The person: Jim Glover is a father. He is also the founding partner of the company The Idea Group of Santa Fe, is involved in a program with the state of New Mexico called Live Work New Mexico, and has recently launched a marketing advice video blog called Once a Day Marketing. “I’ve been in New Mexico 20 years, and for 10 years while I was here, I commuted every week to LA because I had an entertainment company in Santa Monica,” Glover says. “When my girls got old enough to know who Dad was, I decided to form The Idea Group and stay here all of the time.” The Idea Group works with leading companies and nonprofits to develop strategic marketing and branding plans. Glover created Once a Day because he feels that, when businesses fail, it’s often because they are not marketing enough. “I thought, ‘Why don’t I try to pat them on the back with inspiration and give them a video blog every day to look at to try to get them thinking about marketing?’” he says.
The plan: Encourage a local, home-based economy based on the strategies pioneered by Live Work New Mexico.
How it works: Glover feels that, by incorporating more of the Live Work’s strategy in Santa Fe, the local economy would be stimulated. “It bucks the traditional system; Live Work says, ‘Throw everything away that you used to do.’” Live Work is about supporting and expanding home-based jobs and businesses; recruiting high-income, home-based workers from out of state; and helping some local unemployed and under-employed people to have jobs in the home-based community.
Some examples of action the city's Economic Development Department and Live Work should take, according to Glover, are:
• Attract high-income people working out of their homes in other cities and states to move to Santa Fe. For example, offer them assistance with their home-based jobs or businesses by offering to pick up any moving costs and lower tax rates and interest rates on their homes for a period of time.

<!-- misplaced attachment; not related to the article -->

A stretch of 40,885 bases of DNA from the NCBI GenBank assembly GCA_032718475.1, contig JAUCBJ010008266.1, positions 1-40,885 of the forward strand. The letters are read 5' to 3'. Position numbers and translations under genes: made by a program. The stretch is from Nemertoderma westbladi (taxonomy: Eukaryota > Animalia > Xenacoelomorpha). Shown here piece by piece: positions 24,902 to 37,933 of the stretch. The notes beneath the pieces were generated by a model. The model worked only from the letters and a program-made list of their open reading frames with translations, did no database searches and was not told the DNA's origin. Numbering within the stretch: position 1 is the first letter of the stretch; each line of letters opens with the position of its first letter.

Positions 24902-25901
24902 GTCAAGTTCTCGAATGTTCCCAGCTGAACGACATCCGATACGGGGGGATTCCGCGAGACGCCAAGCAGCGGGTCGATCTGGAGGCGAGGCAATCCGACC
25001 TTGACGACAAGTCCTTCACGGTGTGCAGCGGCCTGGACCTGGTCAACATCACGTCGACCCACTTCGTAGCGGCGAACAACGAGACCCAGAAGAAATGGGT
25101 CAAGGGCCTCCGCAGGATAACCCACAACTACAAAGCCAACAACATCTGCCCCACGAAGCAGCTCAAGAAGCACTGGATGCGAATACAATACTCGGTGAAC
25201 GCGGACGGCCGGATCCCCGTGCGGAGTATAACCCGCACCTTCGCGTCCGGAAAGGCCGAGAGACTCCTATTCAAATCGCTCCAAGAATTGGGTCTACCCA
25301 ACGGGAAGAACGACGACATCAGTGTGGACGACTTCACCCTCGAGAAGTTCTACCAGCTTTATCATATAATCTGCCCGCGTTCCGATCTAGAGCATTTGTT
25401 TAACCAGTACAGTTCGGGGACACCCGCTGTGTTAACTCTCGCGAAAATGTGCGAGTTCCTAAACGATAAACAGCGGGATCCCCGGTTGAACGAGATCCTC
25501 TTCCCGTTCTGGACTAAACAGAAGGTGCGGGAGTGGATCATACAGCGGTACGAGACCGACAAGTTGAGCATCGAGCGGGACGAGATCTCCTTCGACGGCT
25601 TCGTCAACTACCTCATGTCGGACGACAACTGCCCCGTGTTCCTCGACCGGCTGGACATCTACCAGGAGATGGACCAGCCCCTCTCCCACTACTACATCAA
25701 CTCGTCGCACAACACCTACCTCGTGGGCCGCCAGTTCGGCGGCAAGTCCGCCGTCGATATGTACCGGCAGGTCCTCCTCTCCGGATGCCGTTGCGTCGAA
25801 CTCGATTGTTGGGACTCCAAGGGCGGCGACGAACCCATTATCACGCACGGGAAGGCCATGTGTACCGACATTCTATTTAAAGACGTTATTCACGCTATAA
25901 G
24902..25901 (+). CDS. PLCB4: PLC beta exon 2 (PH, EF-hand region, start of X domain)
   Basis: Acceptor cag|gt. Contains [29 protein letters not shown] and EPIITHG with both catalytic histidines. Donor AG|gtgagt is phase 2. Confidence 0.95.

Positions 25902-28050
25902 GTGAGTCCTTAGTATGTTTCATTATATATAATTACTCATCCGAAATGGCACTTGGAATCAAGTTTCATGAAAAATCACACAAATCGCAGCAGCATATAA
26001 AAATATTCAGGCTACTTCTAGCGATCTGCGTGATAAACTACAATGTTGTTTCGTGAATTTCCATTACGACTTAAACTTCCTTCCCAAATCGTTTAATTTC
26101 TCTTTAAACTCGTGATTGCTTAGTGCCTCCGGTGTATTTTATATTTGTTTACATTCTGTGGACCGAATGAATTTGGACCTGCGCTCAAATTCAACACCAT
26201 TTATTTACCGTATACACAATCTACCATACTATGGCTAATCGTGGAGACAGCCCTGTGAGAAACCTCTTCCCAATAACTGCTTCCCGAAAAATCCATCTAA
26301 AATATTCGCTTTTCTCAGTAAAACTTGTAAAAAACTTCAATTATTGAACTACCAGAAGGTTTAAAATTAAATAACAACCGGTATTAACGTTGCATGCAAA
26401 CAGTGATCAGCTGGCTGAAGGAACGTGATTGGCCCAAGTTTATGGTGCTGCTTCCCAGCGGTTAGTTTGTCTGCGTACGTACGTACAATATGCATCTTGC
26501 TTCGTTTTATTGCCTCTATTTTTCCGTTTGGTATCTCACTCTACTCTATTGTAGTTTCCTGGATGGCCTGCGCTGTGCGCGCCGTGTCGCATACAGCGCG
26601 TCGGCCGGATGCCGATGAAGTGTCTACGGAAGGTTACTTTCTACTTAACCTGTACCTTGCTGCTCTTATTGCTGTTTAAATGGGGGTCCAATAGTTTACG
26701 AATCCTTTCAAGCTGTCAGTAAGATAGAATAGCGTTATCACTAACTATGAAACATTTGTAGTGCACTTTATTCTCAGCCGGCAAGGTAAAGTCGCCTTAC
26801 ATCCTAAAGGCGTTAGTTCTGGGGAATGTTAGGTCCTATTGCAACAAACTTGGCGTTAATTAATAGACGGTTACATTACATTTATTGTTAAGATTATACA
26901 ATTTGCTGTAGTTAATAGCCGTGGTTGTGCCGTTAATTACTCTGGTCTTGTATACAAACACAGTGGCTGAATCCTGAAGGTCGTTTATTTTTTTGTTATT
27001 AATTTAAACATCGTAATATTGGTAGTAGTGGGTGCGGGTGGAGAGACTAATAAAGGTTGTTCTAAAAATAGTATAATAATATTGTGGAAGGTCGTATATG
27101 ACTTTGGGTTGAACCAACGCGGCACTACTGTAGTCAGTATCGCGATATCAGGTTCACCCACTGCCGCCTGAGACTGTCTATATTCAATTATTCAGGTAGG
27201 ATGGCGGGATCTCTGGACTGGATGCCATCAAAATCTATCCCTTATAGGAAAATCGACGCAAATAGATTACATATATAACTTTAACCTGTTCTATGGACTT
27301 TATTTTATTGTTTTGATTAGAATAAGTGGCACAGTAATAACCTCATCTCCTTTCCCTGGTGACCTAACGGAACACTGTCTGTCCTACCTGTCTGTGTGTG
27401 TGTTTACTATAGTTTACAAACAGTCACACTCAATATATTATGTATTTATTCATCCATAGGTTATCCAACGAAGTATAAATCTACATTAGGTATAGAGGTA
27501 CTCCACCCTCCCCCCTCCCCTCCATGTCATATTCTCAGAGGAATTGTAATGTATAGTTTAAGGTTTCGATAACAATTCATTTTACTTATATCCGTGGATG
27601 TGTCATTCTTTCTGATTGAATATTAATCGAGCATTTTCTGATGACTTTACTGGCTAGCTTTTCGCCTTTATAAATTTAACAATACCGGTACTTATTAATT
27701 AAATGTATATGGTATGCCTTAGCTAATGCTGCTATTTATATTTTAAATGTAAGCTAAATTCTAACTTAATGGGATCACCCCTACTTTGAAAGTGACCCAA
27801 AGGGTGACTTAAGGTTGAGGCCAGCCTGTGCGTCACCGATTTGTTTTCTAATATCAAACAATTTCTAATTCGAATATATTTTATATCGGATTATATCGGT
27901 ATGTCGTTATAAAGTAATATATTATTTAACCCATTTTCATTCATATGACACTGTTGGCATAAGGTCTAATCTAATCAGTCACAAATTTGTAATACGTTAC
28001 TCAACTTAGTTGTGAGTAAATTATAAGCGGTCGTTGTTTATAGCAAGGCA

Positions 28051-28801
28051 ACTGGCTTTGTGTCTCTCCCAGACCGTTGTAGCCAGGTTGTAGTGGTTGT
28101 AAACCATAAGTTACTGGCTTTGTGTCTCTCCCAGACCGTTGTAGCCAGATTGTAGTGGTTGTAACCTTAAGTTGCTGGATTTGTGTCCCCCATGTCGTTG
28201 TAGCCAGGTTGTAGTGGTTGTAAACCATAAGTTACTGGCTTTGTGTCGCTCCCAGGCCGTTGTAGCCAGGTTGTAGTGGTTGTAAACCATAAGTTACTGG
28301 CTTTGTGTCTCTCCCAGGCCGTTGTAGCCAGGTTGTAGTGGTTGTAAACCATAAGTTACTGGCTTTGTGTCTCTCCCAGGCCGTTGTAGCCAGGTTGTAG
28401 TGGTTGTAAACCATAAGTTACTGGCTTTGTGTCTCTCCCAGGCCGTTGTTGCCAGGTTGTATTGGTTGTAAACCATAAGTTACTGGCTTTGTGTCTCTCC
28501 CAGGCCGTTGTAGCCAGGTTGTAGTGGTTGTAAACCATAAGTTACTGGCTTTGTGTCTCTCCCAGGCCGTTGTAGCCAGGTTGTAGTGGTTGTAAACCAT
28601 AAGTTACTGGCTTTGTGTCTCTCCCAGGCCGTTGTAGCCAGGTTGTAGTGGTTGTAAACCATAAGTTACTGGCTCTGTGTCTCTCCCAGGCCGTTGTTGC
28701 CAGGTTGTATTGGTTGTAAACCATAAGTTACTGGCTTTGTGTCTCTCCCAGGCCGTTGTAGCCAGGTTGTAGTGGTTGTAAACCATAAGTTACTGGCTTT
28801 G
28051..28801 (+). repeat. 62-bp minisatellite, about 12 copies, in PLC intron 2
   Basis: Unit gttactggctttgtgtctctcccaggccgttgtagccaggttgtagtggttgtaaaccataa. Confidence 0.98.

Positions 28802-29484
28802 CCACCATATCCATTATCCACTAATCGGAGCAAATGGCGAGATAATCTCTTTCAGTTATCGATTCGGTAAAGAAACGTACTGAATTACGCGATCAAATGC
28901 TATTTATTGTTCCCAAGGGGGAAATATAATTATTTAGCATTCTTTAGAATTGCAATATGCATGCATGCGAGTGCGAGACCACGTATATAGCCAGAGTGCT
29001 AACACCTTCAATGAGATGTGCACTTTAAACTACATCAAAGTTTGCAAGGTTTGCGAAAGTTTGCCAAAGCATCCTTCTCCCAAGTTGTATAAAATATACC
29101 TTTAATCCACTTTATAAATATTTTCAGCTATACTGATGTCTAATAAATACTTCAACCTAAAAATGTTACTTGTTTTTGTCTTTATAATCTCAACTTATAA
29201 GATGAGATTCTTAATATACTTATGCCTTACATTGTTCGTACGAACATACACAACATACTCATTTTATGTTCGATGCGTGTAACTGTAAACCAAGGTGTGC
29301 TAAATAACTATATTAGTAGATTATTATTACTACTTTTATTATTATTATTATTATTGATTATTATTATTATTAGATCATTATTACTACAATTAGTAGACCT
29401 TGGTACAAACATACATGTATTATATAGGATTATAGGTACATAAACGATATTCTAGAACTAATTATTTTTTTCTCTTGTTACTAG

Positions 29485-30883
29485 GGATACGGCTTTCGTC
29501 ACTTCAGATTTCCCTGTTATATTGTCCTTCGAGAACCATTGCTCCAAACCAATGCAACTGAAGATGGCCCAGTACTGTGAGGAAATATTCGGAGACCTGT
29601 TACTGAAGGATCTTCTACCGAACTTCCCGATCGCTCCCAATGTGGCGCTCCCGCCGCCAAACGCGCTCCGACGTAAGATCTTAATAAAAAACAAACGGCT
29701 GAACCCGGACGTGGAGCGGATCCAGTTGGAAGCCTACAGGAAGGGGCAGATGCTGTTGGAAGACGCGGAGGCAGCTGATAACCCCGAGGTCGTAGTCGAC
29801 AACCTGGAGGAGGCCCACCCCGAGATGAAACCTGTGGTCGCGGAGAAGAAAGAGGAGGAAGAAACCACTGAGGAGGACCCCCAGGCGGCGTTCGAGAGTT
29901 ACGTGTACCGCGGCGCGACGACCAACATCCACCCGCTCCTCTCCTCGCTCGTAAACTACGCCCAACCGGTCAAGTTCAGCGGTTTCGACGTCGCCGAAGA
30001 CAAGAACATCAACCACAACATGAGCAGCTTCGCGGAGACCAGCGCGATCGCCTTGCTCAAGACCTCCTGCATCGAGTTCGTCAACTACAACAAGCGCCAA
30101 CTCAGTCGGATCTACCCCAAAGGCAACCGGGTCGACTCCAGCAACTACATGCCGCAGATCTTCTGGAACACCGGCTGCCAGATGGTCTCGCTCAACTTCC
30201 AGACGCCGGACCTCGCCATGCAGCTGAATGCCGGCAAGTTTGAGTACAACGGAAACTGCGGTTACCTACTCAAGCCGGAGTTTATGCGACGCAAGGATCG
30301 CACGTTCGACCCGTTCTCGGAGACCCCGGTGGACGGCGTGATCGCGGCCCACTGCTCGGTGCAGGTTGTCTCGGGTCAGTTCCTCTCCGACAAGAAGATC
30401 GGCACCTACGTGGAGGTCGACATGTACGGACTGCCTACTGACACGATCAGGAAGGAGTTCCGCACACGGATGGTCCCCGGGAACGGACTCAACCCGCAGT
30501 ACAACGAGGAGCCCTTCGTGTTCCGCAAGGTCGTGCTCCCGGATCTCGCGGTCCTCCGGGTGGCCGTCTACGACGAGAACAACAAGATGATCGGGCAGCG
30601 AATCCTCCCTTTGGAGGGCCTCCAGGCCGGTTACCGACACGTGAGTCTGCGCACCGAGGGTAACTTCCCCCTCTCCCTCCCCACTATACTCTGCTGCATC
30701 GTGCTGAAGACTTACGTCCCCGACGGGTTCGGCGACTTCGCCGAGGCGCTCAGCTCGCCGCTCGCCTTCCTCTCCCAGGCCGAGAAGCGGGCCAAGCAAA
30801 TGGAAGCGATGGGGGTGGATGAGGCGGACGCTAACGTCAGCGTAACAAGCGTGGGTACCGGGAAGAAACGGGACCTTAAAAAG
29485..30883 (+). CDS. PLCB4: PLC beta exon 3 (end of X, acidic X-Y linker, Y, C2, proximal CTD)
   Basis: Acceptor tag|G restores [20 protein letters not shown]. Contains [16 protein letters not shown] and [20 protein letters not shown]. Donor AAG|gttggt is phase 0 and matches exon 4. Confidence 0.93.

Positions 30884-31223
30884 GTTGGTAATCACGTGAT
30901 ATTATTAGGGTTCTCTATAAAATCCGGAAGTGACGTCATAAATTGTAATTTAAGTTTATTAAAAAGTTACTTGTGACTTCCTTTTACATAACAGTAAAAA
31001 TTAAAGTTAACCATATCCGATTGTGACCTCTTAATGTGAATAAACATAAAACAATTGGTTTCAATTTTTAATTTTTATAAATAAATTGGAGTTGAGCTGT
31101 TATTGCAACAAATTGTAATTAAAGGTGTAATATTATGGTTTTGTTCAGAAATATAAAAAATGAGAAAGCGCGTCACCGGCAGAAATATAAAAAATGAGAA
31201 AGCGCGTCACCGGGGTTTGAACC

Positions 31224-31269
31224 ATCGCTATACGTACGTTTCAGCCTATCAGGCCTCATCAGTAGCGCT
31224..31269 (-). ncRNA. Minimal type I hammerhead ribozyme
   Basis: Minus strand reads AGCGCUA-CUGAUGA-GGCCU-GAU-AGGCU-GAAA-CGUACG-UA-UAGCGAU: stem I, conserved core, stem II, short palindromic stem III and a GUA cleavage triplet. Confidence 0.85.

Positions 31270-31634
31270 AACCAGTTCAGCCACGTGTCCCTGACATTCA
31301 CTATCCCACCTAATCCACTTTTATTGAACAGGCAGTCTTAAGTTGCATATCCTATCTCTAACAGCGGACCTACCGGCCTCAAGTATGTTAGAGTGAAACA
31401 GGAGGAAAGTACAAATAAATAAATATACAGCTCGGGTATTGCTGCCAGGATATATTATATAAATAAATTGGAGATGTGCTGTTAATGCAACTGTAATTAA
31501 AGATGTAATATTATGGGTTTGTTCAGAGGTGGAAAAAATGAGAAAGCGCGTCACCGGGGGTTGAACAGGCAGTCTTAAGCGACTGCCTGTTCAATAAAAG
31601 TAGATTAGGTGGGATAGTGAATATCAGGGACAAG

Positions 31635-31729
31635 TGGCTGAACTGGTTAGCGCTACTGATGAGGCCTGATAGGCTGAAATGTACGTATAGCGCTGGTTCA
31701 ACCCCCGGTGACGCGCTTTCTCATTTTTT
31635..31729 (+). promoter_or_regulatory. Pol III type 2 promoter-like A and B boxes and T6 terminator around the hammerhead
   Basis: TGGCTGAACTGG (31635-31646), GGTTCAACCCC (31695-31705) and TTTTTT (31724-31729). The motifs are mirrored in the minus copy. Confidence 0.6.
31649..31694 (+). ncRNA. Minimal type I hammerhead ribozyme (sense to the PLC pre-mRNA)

• Offer project work to those working out of their homes who have little experience finding work in their field. "It's like a placement agency, but you're placing projects and hourly work," Glover says. He cites Los Alamos National Laboratory's recent decision to cut its workforce by several hundred employees, many of whom live in Santa Fe. "What if we were able to say to those people, 'Oh, by the way, we've got an economic development program where we're going to find you project work that you can do out of your home'?"
• Ask home-based businesses where they need help. Going to these businesses and offering assistance would make them stronger and give them the support they need to expand and excel.
• Create a place where home-based workers can network. “We have something called the success center, where all the home-based workers go to network, shoot the shit, find new project work or maybe there’s business support services there for them to use,” Glover says.
Bottom line: If the city encourages home-based jobs and businesses, people with demanding schedules will have an easier time contributing to the local economy; carbon footprints will be lower; and new networks will arise. The Live Work strategy can help boost Santa Fe’s economy overall, Glover says, by encouraging people to move here and generating jobs.